Easy: he's dead. But you said that. Really, this outcome assumes there is already agreement between the two (which again, there almost certainly would be), and that the terms worked out by PA1 and PA2 allow PA2 to kill convicted murderers.

Continuing the above example, PA1 in retribution disavows its contracts with PA2.
Then they are edging towards war. Perhaps a bit much for a murderer. But surely possible. In any case, highly unlikely given that they are profit-maximizing, as in the first example. Their trade with PA2 may be minimal and worth sacrificing to score points with their own customer base. But their trade in general, with all other PAs, is probably not minimal. Therefore, PA2, if they can, would be advised to seek out collective action to get PA1 to back down.

But what if nothing happens? Then, unless PA1 are willing to go to war, which is unlikely for any profit-maximizing body, then that is that. PA1 may well advise its customers who want to murder people that they should check to see if the victims are PA2-people first. I kid. The point here is that unless the customers of PA1 are truly fanatical in their anti-death-penalty stance, then it is unlikely that they are willing to pay the costs necessary to prosecute a war or even lose the trade possibilities with PA2-people. (I don't know of anyone that fanatical, not even progressives at their worst.)

A customer takes the opportunity to leave his protection agency. In retribution, the protection agency kills him, and threatens any other customers who leave with a like fate, although one can still leave the PA voluntarily after paying a 50% wealth tax as a final payment for services rendered. To justify these acts, only recently implemented, the PA cites a long-ignored passage, obscurely worded and in fine print in the 500-page PA contract but absent from all other PA materials describing their services, by which the customer agreed to give the PA a number of powers of legal procedure "and all other sovereign powers" over the customer.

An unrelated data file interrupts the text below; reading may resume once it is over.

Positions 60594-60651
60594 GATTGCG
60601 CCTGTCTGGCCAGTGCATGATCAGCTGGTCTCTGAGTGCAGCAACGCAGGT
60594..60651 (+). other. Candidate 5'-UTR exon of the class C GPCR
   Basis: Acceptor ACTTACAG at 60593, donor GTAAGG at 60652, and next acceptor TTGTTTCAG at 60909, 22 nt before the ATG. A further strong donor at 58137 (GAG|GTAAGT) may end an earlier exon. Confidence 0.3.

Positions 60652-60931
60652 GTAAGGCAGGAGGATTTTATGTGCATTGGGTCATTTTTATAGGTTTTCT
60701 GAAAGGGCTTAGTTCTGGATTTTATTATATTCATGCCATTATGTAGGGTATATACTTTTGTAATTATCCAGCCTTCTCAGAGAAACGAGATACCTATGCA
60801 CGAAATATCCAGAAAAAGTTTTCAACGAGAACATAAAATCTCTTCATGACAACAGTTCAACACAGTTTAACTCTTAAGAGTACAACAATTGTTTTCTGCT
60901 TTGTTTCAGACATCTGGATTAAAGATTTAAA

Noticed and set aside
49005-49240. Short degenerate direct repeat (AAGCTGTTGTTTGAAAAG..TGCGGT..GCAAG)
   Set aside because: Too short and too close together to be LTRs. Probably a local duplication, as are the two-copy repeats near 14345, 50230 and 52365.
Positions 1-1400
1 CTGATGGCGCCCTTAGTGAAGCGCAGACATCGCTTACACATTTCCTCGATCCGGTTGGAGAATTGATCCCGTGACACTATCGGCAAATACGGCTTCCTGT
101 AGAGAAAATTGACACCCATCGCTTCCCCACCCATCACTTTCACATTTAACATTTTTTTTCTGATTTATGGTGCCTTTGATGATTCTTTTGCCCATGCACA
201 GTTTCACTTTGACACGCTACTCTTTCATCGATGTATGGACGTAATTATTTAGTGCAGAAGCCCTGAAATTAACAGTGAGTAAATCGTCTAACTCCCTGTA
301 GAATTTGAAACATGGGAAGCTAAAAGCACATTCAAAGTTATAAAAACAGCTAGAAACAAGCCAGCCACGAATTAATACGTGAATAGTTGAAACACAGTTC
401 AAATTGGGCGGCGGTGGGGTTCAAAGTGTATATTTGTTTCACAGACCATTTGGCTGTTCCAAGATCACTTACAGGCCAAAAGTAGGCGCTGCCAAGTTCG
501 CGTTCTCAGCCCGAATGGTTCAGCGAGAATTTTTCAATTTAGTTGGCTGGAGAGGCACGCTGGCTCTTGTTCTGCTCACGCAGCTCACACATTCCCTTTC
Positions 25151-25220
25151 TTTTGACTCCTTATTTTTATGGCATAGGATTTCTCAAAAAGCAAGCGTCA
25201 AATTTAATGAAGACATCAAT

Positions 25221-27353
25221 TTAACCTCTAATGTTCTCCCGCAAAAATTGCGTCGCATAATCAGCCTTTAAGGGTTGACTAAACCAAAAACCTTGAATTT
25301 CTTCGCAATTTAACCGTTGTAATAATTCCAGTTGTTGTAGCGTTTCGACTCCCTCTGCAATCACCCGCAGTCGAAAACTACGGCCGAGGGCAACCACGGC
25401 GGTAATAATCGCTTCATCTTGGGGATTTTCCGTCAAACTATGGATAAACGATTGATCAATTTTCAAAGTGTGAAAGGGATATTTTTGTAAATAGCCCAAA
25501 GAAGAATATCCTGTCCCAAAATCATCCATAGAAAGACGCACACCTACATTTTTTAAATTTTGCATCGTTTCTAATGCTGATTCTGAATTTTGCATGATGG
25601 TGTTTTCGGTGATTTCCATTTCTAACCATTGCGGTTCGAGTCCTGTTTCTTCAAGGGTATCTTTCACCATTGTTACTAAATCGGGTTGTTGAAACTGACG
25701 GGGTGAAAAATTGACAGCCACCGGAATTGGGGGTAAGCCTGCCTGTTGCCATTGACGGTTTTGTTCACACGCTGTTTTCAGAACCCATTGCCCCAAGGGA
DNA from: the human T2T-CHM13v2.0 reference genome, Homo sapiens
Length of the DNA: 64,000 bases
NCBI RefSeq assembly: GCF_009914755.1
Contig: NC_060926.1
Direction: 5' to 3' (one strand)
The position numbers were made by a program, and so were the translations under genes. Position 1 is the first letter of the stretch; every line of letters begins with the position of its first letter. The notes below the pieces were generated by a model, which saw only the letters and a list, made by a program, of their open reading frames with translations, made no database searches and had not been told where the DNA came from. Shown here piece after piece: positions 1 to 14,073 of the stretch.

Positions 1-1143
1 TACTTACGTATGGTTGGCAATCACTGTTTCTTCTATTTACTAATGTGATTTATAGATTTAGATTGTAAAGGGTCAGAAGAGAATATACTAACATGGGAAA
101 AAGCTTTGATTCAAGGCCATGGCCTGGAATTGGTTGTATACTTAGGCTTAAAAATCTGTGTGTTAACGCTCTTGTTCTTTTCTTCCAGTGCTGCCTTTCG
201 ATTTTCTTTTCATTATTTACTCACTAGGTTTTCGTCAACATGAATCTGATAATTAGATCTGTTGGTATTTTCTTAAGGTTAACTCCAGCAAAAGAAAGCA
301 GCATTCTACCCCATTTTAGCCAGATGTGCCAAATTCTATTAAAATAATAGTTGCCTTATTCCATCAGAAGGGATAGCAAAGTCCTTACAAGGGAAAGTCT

Great profit opportunity for other PAs here. Collectively, or individually, they sue in whatever means seem presentable, perhaps "class action". The point is that the PA is a fraud, and just murdered a man. But they need not wait for the law's wheels to grind. Rather, they announce their near-certainly of the outcome, and that they are willing to go all the way to war against the PA if it attempts any such thing on any other customers that wish to defect. Perhaps this is backed with something like an injunction, which they can get in short order.

The next day, the PA has no customers left. Perhaps the CEO hangs. He did, after all, kill an innocent man and attempt to semi-enslave his customers. But more likely, the threat of mass abandonment by jealously free customers would make all PAs with any significant competition think more than twice about any such slaving scheme.

PA2, armed with nuclear weapons, seizes an important oil field owned by the customer of nuclear-free PA1, claiming, PA1 officials and the owner believe falsely, that the owner reneged on an obscure pledge in the fine print of his mortgage regarding religious practices.